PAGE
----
- David Newton, ESPN Staff Writer
- 0 Shares
CONCORD, N.C. -- Carl Edwards and Kevin Harvick were warned before Saturday night's Sprint Cup race at Lowe's Motor Speedway not to let the physical confrontation they had on Thursday spill over onto the track.
Edwards and Harvick met with NASCAR president Mike Helton, vice president of competition Robin Pemberton and series director John Darby following the drivers' meeting.
There will be no fines and neither was placed on probation.
"NASCAR wants to make sure everything is fine, that it is behind them,'' NASCAR spokesman Jim Hunter said. "And it is.''
Edwards and Harvick left NASCAR's hauler together, chatting as though they were long-time friends.
That wasn't the case in the Nationwide Series garage on Thursday when the two were involved in a confrontation that photos show including shoving and choking.
Edwards stopped by Harvick's garage stall to discuss what he considered unnecessary comments that Harvick made after he triggered a multi-car accident in Sunday's Sprint Cup race at Talladega Superspeedway.
When Harvick turned to walk away witnesses said Edwards grabbed him by the shoulder and spun him around. That led to a shoving match that sent Edwards onto the hood of Harvick's No. 33 Nationwide car.
Harvick said he simply was "protecting our turf.''
"You've just got to be careful who you want to pick a fight with,'' Harvick said after qualifying for Friday night's Nationwide Race. "If you want to pick a fight with the wrong person sometimes it turns around and bites you, no matter how big and tough you think you are.''
Reminded that Edwards is in the thick of the Cup race, trailing two-time defending Cup champion Jimmie Johnson by 72 points, Harvick responded, "So are we.''
After a brief pause, Harvick, who is 171 points out of first, added, "I could give two s---- about who Carl Edwards is and what he's in the race for.''
Edwards, who pulled up behind Harvick on pit road after knocking Harvick out of the top three in qualifying, refused to get into the war of words.
"It doesn't matter,'' he said. "The truth, it just doesn't matter. I am what I am, he is what he is. If those things are different, that's fine. It doesn't bother me.''
Edwards said he's not concerned about racing around Harvick in any series, and the two had no trouble racing side by side in the Nationwide race.
"No matter what we think of each other personally, one of the best races I ever had in my life was Phoenix  with him,'' Edwards said. "It was one of the neatest races I've ever been a part of. He's always been like that, one of those guys you can race literally an inch from, and it's awesome. I hope that doesn't change.''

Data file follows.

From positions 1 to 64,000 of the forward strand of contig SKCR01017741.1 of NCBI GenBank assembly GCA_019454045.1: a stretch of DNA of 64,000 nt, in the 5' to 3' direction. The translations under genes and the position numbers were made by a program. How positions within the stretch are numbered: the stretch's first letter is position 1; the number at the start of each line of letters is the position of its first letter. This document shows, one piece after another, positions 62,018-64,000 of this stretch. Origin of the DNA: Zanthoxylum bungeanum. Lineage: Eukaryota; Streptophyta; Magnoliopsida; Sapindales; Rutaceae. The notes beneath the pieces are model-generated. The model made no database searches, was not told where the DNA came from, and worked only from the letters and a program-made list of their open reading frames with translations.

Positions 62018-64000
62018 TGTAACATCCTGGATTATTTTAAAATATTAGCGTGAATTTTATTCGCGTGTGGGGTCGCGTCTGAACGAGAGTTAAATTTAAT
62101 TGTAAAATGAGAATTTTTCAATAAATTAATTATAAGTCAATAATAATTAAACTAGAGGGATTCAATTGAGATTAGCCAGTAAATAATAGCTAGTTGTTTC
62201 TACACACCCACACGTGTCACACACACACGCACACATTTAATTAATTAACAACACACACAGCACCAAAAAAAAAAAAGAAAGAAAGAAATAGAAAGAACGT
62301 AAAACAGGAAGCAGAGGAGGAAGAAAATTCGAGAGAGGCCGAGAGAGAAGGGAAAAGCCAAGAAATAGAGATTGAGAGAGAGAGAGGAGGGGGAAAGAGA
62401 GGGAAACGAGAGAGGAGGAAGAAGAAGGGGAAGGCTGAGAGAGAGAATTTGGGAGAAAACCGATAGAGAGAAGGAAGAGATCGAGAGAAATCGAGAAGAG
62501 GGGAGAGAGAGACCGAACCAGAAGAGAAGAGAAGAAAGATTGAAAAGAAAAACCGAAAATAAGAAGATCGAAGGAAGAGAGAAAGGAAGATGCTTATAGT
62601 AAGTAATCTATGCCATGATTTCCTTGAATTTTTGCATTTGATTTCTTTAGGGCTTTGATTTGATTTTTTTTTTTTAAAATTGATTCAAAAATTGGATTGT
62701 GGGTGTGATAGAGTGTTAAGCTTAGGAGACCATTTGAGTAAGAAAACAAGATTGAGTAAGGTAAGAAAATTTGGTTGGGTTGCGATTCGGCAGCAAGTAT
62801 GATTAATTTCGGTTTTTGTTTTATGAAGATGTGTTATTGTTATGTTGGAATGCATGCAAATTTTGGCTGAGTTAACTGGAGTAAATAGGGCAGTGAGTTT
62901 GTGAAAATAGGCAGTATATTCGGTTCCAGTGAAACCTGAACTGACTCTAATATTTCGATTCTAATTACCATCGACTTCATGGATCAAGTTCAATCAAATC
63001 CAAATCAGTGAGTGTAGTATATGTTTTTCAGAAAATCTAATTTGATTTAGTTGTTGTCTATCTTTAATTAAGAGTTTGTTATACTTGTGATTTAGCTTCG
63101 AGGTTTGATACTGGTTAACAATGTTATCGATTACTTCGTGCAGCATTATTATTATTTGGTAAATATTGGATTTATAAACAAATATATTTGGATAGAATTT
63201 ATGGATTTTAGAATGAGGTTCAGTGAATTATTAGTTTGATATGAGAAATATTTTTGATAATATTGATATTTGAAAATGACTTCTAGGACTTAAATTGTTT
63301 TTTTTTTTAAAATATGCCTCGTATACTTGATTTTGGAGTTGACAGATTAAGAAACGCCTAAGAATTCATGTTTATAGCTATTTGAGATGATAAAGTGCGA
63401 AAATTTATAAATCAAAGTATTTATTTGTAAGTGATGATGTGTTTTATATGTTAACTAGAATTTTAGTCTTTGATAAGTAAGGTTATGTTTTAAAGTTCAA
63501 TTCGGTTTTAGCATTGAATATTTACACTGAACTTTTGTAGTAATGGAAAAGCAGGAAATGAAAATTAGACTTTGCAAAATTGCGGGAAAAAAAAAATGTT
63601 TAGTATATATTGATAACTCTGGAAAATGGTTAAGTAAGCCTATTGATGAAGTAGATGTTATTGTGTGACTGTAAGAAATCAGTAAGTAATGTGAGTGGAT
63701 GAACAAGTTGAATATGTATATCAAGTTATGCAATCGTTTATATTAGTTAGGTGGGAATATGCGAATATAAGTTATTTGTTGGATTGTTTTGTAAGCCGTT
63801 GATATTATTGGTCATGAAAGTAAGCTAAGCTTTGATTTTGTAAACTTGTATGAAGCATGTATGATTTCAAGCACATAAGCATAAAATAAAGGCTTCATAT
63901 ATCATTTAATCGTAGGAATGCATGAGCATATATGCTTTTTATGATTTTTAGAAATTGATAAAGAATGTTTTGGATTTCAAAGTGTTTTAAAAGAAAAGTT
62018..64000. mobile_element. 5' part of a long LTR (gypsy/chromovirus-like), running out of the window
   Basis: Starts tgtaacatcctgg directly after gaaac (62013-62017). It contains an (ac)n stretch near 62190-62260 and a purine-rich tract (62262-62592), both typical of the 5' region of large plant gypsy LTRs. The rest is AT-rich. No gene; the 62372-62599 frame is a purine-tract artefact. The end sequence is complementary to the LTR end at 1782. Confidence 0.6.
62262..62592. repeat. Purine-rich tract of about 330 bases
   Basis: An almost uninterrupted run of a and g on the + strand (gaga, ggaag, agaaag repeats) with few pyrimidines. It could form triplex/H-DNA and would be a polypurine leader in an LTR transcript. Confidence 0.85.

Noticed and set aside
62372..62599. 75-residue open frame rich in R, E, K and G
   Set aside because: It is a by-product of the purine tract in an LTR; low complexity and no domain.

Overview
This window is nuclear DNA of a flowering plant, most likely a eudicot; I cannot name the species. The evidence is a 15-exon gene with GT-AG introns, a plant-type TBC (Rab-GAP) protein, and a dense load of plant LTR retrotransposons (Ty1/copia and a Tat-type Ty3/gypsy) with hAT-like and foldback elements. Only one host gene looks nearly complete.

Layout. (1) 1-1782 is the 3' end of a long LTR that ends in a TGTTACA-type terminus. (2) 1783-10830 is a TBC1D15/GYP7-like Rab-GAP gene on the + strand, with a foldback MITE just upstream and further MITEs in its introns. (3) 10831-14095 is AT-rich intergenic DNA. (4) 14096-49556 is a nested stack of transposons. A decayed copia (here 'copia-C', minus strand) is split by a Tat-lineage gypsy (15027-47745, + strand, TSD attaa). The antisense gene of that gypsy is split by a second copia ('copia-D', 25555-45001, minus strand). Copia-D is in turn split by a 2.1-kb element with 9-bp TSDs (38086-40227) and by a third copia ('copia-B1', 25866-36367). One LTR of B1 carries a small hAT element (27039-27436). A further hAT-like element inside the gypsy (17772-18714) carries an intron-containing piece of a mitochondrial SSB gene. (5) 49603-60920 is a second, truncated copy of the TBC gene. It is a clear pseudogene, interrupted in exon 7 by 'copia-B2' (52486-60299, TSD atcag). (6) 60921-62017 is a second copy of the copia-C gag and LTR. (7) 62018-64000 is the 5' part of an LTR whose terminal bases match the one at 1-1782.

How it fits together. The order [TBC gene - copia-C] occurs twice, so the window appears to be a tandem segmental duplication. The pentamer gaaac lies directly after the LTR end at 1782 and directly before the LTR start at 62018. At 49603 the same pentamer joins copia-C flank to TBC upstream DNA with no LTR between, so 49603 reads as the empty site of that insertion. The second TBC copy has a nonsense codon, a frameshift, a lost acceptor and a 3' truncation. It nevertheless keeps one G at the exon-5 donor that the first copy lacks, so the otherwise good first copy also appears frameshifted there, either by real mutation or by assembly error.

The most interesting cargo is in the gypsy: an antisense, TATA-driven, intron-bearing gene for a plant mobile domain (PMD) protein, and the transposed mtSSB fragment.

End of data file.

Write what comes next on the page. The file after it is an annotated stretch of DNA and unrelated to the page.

Neither wanted to be around the other at Talladega after Edwards triggered a crash on lap 174 of 188 that took out Roush Fenway Racing teammate Greg Biffle, Harvick and several other Chase contenders.
"I know that his fans won't be very proud of him sitting back there riding around like a pansy,'' Harvick said of Edwards after the incident. "If he had been racing all day, maybe he would have known how long the front of his car was.''
Edwards then left a note on the seat of Harvick's airplane that reportedly said, "I was really trying to screw up everyone's day. Love, Carl.''
Harvick said the whole situation could have been handled differently, adding he hadn't been a part of such a situation since the fifth grade.
Reminded that Edwards got into a physical confrontation with teammate Matt Kenseth after a race last season, he said, "Obviously, there's a common denominator.''
Jack Roush, Edwards' team owner, understood Harvick's frustration.
"The wreck at Talladega we feel very, very bad about,'' he said. "Carl was certainly not trying to do something to take Greg out. He made a mistake and people that didn't have any equity in that had to pay the price. For Kevin to be upset about it is not unreasonable at all.''
Roush was in Washington, D.C., on Thursday when he learned of the confrontation.
"I believe it was to the point of being a very bad deal,'' he said.
Roush met with Edwards after returning to Charlotte. He was glad NASCAR had a meeting with both drivers.
"I don't know what was said between them, but I would hope based on my conversations [with Carl] that he was holding out a hand of friendship,'' Roush said.
David Newton covers NASCAR for ESPN.com. He can be reached at firstname.lastname@example.org.